Riker: all shoulders. He stole Wesley’s, apparently.
It really looks like at some point, someone considered that maybe this outfit should be made inflatable. Part of me has to wonder if, since parachute pants were going through their renaissance at this time, the costume designer thought that, maybe someday, the trend would reverse and parachute tops would come in vogue.
Okay, so we have a puffy top, pleated, pointed waist… what next? How about an unnecessary design element? It is the future after all.
They won’t recognize him as a child unless he’s wearing some deadened colors.
This seems to be another growing trend: the marrying of two garments to produce a new, futuristic garment. I’m not sure if it’s actually working, but I like to see that whomever had to execute this outfit felt the same way. What’s with that shoulder? Not enough time to sew it to the sleeve before shooting started? Of course, one might assume that this outfit would be symmetrical, because, you know, human bodies are symmetrical. But nope:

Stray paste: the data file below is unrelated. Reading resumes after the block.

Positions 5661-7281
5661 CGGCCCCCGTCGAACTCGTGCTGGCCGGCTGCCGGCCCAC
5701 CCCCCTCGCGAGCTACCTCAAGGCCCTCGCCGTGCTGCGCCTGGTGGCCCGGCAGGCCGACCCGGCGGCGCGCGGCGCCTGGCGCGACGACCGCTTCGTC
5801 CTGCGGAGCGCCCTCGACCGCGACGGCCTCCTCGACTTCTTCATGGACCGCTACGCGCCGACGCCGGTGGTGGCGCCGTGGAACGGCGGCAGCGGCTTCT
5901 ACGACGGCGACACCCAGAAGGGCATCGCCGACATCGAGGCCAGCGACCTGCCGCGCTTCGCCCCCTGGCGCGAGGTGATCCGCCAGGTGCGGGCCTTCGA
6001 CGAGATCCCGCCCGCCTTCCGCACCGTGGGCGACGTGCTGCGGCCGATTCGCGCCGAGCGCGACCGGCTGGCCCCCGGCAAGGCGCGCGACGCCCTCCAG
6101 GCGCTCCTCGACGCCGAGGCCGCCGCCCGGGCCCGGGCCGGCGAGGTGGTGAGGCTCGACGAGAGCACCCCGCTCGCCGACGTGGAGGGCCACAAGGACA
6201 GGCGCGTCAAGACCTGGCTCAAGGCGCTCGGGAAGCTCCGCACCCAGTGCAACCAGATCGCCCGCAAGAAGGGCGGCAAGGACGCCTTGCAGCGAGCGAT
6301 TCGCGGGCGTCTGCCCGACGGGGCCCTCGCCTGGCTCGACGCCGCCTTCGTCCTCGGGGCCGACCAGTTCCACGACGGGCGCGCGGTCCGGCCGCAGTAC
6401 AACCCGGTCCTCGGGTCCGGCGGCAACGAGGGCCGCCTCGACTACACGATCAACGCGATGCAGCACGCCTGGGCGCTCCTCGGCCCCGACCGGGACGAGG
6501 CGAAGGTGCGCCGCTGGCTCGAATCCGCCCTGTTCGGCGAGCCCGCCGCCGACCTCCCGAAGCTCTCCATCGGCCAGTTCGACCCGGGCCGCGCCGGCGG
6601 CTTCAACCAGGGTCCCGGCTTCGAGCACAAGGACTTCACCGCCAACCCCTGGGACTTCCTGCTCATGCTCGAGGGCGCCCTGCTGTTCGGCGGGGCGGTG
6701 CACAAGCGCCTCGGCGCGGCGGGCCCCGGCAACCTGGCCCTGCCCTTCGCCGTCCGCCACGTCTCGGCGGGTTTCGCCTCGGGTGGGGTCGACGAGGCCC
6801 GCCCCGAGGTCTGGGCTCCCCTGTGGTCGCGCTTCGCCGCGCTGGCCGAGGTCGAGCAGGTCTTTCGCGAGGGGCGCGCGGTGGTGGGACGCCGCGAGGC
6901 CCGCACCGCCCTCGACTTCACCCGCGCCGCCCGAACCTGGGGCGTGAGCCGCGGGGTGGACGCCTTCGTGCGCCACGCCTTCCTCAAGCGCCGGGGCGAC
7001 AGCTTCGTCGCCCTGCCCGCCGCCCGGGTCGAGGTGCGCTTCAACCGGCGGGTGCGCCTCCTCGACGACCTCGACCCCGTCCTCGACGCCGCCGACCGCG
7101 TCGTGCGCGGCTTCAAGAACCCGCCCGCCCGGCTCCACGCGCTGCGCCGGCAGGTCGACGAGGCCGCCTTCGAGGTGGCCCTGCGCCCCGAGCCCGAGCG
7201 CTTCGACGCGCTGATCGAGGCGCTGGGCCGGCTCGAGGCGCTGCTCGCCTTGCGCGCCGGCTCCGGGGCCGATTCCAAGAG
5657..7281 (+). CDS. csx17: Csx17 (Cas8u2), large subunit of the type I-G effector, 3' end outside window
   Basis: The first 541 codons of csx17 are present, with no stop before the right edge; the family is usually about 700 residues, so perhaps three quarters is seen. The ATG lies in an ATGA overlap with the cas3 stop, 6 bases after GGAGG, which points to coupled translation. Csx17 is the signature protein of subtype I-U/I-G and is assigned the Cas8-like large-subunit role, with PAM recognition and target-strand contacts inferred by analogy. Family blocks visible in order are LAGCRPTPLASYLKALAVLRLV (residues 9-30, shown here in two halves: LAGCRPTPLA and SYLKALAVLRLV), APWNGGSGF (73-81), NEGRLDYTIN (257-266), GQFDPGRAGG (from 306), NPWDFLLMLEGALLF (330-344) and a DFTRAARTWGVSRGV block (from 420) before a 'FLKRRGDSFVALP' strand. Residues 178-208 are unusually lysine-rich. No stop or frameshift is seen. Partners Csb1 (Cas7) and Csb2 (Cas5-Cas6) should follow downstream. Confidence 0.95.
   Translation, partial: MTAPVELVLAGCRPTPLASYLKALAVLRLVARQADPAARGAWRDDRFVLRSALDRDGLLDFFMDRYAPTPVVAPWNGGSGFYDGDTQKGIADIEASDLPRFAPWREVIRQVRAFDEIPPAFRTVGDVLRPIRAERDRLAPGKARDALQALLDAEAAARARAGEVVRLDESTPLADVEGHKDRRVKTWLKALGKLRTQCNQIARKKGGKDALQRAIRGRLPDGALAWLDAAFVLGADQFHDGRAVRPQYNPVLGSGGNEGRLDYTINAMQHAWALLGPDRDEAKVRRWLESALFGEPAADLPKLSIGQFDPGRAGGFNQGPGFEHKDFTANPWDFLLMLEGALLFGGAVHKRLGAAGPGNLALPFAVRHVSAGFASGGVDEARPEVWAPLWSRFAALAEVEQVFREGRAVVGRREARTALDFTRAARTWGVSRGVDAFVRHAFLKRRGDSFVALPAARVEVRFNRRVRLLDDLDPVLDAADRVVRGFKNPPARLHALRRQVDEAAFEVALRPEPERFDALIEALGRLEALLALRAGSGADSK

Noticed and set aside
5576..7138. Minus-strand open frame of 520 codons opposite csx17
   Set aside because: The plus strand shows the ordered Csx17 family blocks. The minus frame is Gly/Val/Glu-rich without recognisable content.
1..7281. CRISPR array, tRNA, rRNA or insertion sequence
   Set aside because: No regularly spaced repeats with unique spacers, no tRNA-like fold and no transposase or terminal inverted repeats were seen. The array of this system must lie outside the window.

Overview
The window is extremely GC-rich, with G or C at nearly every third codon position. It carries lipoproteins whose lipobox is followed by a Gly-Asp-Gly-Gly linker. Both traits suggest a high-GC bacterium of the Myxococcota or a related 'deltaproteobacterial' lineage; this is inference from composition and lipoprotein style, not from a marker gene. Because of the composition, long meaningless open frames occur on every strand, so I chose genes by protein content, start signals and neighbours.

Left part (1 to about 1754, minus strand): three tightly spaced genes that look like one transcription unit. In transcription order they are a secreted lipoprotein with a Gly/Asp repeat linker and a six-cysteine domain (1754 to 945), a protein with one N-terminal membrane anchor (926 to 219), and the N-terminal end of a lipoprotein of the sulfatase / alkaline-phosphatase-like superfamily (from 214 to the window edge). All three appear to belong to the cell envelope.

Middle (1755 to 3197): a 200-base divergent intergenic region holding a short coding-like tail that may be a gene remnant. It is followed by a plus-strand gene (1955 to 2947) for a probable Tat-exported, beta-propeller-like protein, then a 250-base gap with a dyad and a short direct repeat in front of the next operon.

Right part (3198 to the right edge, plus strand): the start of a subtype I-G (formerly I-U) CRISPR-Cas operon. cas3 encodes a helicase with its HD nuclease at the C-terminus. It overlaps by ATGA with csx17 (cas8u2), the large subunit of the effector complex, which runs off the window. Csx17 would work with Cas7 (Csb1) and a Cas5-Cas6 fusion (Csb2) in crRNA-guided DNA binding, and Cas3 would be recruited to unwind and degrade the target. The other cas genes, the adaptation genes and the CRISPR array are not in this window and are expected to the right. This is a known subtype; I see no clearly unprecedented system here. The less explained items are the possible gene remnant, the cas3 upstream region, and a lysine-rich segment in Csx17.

It’s like a 10-car pileup, but with stripes.
Actually, that’s kind of hard to see. ZOOM AND ENHANCE!
I can’t tell… does this mean they care, or that they really don’t?
Listen guys, in the FUTURE there are ANGLES and OVERLAPPING FABRICS and NO ONE CAN HOLD YOU BACK. Part of me has to wonder if Wesley’s sweaters were the fashion equivalent of a free write: just put ideas down and don’t edit them. Except then, instead of hiding that writing away where no one will see it, they put it on a nationally syndicated television show.
Now all we’re missing is a pretty inconvenient fastening method. How is he supposed to get into this giant fabric zeppelin?
Opens along the neck for easy space-vampire access.